AN EPPING Forest grazier has been fined for animal cruelty and mismanagement.
Philip Colin Osborne, 61, had contested the three charges in the Launceston Magistrates Court in June.
Magistrate Simon Brown found Osborne guilty of all charges - one of cruelty and two of mismanagement - in August.
Yesterday Mr Brown convicted and fined Osborne $8000 and ordered him to pay $77.40 costs.
He said it was not a case of "mala fides" - meaning "bad faith" - but one of poor management and planning that had caused the sheep to suffer.
Mr Brown said jail, immediate or suspended, was not warranted in Osborne's case.
"A fine of sufficient magnitude will be a deterrent to Mr Osborne and others," he said.
Mr Brown said the case also differed from a recent animal cruelty case before Magistrate Reg Marron, where a former North-West dairy farmer was sentenced to a 15-month jail term for almost 190 animal cruelty charges.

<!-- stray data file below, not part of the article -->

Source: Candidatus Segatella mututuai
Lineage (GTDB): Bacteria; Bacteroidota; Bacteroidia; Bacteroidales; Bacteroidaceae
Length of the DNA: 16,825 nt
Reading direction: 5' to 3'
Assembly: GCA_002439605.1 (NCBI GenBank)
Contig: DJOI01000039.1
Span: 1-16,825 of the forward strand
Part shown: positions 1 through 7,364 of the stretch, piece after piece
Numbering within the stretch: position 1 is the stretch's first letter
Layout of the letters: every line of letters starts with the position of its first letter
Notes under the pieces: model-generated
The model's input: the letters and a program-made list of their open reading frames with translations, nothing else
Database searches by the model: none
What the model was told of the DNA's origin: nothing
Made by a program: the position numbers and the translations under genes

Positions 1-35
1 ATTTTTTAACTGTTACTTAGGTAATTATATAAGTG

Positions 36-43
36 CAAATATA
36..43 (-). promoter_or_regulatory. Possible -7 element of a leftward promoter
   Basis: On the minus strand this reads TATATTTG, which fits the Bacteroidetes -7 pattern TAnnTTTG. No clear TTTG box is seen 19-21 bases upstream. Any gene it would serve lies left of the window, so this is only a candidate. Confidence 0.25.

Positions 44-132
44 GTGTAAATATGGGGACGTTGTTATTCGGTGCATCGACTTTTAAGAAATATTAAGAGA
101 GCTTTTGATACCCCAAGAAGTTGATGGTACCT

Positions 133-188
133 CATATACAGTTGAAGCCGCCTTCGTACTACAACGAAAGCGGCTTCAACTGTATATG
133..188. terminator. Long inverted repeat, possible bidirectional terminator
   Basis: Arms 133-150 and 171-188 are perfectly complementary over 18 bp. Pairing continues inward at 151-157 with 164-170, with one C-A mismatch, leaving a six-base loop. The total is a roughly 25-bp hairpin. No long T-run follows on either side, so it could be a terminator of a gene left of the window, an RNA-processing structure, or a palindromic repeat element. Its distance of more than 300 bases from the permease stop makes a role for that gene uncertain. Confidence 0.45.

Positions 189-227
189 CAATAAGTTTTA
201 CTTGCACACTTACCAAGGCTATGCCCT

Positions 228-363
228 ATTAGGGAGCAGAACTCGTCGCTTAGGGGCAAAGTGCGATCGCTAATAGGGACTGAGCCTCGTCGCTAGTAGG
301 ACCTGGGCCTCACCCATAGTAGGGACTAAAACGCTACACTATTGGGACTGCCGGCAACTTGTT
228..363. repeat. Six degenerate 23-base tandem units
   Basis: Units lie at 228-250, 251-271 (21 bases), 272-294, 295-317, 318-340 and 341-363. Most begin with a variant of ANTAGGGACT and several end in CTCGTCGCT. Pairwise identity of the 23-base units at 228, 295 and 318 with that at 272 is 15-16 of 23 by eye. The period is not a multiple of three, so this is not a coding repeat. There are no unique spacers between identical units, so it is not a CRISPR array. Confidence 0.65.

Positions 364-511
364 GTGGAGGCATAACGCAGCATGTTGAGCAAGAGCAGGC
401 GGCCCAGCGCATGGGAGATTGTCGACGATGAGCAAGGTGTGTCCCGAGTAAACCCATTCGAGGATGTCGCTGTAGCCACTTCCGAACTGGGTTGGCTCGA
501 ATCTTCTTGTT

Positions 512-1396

Osborne's offending occurred in mid-2011.
Authorities found about 300 merino weaners that were in very poor condition at his Fairfield property.
Osborne had been interstate from June 10 to 20, and had left an employee in charge of his sheep.
When authorities interviewed Osborne, he accepted that "something like 230 to 240 of the tail of approximately 300 sheep ended up dead between shearing and the date that he returned from the mainland".
The defence had argued that very bad weather was a factor in the animals' ill health, but Mr Brown said that wet, cold and windy weather was to be expected in June in Tasmania.
Osborne plans to contest further charges of animal cruelty at a hearing in the Launceston Magistrates Court on January 31 at 9.45am.
The matters are also listed for mention on December 17.